In tough times, celebrate the positives

James Godrich reviews the portfolios within the Coleman Street Investment service.

by James Godrich

Fund Manager

We have been pleased with the performance of the funds over the quarter but we will always look to improve and we think that part of this involves learning from successful teams and individuals in any and every discipline.

An opportunity to do this came in listening to a podcast with Jonny Wilkinson. The former England fly-half has left a legacy in the world of rugby as one of England’s greatest ever players. But it is precisely that desire to leave a legacy and the impossible search for perfection that he now attributes to the ruin that should have been some of the latter, but greatest years of his career. His search for perfection, immortality and invincibility meant he lost the passion, freedom and fluidity that made him the player he was. A reflective Wilkinson said in the recording that he now thinks that true invincibility is only achieved when you can enjoy your successes to the same extent that you can be curious about your disappointments.

We do not by any means want to compare ourselves to Jonny Wilkinson but we do want to learn from his invaluable experience in elite sport.

As we reflect on the year to date we think there is at least some cause for celebration. Overall performance of the fund has been strong (outperforming its benchmark by more than 6%). And we are excited to have added a number of stocks to the portfolio - all of which have provided a positive contribution since our initial purchase and we hope that they will continue to do so in future years.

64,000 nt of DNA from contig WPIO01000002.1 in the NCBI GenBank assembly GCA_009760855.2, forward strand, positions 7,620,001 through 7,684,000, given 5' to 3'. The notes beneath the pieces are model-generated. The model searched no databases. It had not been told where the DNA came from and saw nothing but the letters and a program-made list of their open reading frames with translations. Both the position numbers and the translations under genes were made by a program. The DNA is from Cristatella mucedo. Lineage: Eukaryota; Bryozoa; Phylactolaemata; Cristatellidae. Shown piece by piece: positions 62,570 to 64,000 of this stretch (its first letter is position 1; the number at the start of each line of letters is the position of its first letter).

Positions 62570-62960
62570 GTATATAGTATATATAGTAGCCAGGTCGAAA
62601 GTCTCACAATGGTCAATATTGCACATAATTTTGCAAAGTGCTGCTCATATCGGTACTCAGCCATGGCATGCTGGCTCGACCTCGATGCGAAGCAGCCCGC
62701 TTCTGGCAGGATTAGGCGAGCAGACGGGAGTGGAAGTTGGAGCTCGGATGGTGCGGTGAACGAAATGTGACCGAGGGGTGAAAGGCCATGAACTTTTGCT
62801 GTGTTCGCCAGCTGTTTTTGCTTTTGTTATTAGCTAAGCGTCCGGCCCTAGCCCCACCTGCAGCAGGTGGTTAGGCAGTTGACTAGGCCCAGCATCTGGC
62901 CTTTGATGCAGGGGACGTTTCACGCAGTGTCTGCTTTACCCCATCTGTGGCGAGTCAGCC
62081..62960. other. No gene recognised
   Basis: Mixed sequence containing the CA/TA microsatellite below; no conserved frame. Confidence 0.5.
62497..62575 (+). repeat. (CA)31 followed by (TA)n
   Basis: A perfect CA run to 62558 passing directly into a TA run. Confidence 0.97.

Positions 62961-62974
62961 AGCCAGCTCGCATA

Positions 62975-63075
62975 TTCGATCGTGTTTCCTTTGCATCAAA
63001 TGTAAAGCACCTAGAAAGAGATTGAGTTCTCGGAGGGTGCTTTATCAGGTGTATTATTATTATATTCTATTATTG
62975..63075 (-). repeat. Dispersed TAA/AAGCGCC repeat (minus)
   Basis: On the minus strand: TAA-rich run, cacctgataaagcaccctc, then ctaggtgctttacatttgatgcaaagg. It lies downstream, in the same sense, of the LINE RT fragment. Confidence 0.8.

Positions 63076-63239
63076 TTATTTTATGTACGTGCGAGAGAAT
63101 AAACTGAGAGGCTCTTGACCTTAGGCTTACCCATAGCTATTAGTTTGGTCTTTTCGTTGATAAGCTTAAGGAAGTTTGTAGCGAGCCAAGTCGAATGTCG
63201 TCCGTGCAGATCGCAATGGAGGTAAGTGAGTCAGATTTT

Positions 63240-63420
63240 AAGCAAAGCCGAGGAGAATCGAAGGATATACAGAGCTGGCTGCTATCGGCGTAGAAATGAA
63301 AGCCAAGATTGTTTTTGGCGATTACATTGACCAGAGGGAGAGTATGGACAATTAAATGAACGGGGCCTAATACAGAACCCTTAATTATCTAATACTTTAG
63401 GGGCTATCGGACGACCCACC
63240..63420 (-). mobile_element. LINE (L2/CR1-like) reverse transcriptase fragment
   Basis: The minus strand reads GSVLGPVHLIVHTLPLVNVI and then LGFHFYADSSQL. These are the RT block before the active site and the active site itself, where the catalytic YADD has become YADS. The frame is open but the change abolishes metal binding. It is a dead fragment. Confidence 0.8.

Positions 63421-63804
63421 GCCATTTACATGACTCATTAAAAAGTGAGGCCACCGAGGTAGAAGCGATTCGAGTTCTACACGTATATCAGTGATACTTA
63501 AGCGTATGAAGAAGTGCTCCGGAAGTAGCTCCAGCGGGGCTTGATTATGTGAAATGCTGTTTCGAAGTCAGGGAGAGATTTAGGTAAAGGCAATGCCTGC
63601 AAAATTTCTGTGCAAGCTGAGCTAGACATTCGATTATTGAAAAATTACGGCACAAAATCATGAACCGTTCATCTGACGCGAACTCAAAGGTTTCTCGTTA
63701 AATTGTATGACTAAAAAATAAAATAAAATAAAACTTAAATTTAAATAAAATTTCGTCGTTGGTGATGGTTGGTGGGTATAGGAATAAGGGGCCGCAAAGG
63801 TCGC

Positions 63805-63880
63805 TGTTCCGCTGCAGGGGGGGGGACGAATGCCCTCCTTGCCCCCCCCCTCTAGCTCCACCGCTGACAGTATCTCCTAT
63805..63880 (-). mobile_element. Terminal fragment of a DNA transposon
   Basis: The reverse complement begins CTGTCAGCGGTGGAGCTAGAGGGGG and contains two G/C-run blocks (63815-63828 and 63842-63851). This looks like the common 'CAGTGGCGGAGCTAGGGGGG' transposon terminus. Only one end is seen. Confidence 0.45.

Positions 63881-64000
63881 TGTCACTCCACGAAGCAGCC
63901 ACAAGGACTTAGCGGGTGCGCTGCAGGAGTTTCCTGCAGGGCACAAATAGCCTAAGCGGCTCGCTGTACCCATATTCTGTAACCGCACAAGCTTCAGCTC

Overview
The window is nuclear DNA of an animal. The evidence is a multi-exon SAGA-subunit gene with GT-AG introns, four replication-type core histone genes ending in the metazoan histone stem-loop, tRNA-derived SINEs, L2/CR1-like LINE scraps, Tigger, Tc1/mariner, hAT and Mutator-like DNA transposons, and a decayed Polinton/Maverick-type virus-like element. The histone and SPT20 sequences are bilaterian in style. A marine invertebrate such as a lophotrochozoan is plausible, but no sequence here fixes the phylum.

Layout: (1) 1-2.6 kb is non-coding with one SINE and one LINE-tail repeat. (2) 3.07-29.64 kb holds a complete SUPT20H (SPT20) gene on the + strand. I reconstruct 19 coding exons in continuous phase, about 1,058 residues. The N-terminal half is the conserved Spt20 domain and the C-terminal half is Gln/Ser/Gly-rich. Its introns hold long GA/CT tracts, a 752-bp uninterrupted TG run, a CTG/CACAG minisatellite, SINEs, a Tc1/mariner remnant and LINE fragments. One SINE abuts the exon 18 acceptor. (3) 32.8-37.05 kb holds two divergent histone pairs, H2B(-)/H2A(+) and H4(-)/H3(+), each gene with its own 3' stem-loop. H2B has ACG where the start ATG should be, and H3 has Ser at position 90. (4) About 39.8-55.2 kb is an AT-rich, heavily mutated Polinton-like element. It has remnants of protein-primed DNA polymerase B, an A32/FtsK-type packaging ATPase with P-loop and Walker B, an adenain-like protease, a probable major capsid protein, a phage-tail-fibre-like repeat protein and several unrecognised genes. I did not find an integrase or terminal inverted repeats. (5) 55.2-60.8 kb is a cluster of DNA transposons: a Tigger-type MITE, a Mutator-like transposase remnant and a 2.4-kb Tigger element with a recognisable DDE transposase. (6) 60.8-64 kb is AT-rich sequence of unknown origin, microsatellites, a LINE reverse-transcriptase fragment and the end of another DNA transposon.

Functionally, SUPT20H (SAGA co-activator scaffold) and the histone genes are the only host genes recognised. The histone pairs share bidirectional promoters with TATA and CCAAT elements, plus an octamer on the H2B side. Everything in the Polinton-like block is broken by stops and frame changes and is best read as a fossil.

However, our performance has clearly not been without disappointment.

Back in July, we wrote in our quarterly market commentary about our continued addition to our holdings in Close Brothers and Shaftesbury saying, ‘whilst valuation is a poor tool for timing, we suspect that these kinds of price falls for such excellent businesses will not be sustained’. Since then, unfortunately, they have.

We do not think that our investment thesis for these businesses has been disproven – we still think they are exceptional companies. But we do think that we could have taken greater heed from our own warning that ‘valuation is a poor tool for timing’. Where there is no obvious or imminent catalyst for the valuation to reverse of what we believe to be a high quality but cheap company, it may be more appropriate to allocate a smaller proportion of capital.

It is impossible to achieve the dictionary definition of invincibility but we hope that by aspiring to achieve Jonny’s definition, over time we will be able to report more successes than disappointments.

James Godrich is the fund manager of the CSI Funds.

The value of investments and the income from them can go down as well as up and investors may not get back the amount originally invested. Past performance is not a reliable guide to future returns.

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